Physiologists of the 19th century did not know specialized proprioceptors existed. They questioned the origin of ‘muscle sense,’ a term credited to the Scottish physician, scientist and neural system researcher physiologist Charles Bell, who first distinguished motor from sensory nerves. Proprioception in the body is governed by mechanosensory neurons distributed throughout the body, also known as proprioceptors. This wasn’t always known; early physiologists assumed all awareness in body position is central and controlled by the brain only. In the late 19th century, neurophysiologist Charles Sherrington proved that a peripheral source of sensory receptors were located in muscles and tendons, and that the nervous system, including the brain, is a single interlinking network.

Sherrington created the term proprioception, which he defined as the feeling of stimuli that “are traceable to actions of the organism itself.” His sensory theory was based on what he called exteroception, or stimuli existing outside the body, and interception, the sensory signals from the internal organs. While other physiologists like Kuhne and Ruffini had defined proprioceptor organs, Sherrington was the first to apply sensory neuron’s influence on innervating organs and muscles for posture and movement control.


Today, the study of sensorimotor control still centers around Sherrington’s initial model of the proprioceptive system, especially his focus on ‘reflex’ pathways that guide proprioceptive feedback into motor output. How do these receptors help suspend us in gravity? The body has three distinct types of sensors located in the joints, in the connections between muscles, and in the muscle fibers. Without them, after hip surgery for example, a patient would not be able to sense where her feet were in relation to the hip. This would make physical therapy impossible.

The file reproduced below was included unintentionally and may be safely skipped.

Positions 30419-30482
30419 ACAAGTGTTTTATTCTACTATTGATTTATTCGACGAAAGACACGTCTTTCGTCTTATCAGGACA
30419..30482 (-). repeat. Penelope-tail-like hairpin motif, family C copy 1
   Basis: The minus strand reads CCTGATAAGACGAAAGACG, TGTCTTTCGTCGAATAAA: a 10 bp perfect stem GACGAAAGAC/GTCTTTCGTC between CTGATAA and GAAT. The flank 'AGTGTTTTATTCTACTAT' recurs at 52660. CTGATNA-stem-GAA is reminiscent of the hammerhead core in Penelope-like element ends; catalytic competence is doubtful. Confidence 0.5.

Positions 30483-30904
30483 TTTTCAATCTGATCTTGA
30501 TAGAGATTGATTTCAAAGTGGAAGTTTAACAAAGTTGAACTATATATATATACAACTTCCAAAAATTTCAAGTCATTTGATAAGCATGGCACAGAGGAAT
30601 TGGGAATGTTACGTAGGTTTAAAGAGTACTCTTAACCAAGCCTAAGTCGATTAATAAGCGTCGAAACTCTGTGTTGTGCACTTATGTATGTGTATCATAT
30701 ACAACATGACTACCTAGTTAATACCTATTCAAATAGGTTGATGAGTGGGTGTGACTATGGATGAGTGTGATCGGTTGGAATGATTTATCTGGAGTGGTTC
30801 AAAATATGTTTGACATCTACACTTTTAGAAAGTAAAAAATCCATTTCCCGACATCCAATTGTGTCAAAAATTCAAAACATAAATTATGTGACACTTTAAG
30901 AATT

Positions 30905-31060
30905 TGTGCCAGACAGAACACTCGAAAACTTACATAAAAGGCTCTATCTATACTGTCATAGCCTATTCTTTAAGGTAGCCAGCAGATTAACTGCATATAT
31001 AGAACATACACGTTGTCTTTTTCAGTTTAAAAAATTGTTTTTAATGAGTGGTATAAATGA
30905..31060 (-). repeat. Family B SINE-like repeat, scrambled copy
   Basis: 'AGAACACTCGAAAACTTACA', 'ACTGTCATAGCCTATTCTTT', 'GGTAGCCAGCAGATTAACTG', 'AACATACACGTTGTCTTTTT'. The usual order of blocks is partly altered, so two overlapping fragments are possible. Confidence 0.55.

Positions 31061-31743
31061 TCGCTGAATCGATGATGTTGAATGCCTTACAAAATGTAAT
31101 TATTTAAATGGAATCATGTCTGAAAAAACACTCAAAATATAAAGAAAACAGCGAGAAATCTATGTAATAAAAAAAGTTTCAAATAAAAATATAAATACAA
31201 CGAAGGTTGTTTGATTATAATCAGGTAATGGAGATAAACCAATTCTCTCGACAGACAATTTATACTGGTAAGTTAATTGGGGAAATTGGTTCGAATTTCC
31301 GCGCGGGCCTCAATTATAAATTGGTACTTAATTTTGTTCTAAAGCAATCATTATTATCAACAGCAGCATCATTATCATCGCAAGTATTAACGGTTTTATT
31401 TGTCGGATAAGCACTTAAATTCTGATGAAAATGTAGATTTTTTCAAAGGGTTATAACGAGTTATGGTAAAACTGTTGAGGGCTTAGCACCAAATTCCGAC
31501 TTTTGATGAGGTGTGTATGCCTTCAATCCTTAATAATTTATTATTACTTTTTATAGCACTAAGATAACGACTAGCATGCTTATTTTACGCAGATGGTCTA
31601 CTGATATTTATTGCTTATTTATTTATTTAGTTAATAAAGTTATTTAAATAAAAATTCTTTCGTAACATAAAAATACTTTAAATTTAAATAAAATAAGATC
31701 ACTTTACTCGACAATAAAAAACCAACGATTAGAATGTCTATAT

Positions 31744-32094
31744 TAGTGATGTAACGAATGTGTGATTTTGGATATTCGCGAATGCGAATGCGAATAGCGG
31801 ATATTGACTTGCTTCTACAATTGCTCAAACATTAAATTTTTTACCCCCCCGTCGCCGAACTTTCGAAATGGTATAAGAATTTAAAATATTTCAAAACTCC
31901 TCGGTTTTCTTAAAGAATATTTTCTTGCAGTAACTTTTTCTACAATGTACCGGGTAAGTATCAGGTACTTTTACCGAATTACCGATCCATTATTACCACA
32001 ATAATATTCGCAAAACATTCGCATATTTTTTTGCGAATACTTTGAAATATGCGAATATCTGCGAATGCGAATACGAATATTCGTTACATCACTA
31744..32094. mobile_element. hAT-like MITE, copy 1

How He Got His Body Back

A muscle spindle includes four different nerve endings that spiral around a number of muscle fibers. The small sensor, only a centimeter long, is enveloped in cone-shaped fascia that divides it from the rest of the muscle. The proprioceptors connect the nueron’s varied signals with changes to a muscle. They also remember the position they were in previously when a muscle is motionless. For Waterman, all of these connections were lost. He had to think of movements and have vision to monitor their actions. His case was unique in that he was the first patient to lose his body and teach himself how to walk again. He relied only on the sense of sight and conscious orders to make his legs move.


Waterman has perfected his strategy to an astonishing degree. Since his movements require constant visual contact with the environment and space, he must “plan” his walks. Every movement is choreographed previously, including calculations of the force and direction, and the movements are monitored as he ambulates. He calls his slightly lumbering gait “controlled falling.” While most of his gestures are planned and monitored, research conducted by The University of Chicago’s David McNeill demonstrated some are not. McNeill’s research on Waterman showed the human brain orchestrates communicative motions in the absence of proprioception.